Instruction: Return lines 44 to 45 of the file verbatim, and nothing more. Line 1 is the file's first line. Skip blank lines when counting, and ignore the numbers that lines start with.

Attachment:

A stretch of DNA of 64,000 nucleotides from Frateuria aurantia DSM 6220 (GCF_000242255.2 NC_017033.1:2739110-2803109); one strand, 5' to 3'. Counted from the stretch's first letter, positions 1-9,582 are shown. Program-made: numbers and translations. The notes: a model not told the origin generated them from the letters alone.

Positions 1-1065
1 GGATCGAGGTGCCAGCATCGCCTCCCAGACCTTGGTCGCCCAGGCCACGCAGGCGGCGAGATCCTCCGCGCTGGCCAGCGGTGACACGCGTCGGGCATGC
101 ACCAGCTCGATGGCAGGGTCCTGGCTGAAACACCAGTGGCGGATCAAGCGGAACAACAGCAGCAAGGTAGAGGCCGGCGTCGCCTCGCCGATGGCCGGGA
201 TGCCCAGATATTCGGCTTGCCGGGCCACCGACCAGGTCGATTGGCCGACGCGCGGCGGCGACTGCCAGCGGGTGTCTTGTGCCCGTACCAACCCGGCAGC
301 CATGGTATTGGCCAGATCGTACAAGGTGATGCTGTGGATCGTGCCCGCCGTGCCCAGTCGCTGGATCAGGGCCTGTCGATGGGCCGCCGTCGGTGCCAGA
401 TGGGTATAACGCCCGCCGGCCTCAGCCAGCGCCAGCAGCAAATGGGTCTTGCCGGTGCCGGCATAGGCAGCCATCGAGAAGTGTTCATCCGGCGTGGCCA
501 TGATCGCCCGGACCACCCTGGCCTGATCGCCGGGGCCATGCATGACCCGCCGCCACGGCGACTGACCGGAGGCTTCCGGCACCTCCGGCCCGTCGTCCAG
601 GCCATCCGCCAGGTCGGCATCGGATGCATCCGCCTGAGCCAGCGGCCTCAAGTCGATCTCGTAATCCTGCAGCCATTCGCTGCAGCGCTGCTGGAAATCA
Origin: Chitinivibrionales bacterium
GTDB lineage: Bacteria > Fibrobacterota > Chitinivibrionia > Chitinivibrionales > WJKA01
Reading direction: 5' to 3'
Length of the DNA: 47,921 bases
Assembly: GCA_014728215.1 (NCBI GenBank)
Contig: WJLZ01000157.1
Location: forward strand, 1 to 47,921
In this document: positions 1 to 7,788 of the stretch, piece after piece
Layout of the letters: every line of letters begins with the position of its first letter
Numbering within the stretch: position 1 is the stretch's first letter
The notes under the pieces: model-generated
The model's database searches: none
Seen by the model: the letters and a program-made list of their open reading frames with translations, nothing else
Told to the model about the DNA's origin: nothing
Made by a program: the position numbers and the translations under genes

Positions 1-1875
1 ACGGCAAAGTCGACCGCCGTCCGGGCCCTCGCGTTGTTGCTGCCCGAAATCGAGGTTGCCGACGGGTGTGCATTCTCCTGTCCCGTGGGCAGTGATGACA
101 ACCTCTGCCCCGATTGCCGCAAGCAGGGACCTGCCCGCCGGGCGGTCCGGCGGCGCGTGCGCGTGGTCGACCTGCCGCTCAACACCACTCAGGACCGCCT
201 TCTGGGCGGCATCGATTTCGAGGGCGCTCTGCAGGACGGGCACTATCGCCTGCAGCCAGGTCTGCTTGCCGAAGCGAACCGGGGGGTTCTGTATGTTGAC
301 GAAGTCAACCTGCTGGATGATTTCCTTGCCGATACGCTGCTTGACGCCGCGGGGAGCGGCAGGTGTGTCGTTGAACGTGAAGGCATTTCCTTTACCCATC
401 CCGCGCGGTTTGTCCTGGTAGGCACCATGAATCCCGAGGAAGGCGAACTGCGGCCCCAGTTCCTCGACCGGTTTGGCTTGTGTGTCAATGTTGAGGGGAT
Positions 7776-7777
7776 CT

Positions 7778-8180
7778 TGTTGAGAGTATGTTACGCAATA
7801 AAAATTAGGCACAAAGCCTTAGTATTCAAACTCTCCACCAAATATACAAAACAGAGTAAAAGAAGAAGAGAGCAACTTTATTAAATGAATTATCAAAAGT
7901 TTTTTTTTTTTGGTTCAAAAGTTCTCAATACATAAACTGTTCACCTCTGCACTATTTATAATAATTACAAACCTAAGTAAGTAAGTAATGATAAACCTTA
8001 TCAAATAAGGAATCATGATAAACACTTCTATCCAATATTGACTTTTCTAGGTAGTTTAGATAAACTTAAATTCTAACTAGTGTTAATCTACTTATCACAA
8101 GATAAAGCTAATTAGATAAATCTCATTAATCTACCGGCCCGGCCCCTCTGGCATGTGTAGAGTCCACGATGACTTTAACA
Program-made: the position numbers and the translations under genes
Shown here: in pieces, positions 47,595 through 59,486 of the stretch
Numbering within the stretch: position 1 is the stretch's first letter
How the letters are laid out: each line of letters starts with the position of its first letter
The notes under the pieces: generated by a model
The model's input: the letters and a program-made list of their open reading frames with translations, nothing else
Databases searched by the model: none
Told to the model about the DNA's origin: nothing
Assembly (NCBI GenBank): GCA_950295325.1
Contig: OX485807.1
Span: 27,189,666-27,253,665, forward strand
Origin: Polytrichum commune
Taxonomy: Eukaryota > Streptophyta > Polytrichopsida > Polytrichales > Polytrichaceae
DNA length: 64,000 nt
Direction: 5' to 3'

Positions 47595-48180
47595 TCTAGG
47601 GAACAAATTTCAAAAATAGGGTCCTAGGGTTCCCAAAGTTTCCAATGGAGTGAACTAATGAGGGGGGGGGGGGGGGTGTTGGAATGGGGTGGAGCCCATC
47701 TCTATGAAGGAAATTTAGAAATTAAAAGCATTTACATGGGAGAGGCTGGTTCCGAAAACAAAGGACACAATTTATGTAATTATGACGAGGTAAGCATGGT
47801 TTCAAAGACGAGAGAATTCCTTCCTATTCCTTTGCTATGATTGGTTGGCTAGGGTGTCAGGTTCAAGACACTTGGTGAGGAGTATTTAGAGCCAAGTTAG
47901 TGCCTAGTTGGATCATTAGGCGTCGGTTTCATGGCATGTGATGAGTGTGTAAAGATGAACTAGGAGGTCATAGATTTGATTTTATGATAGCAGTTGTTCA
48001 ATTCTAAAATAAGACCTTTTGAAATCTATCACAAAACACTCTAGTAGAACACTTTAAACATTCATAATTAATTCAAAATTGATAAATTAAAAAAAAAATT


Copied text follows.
The model's input: the letters and a program-made list of their open reading frames with translations, nothing else
Databases searched by the model: none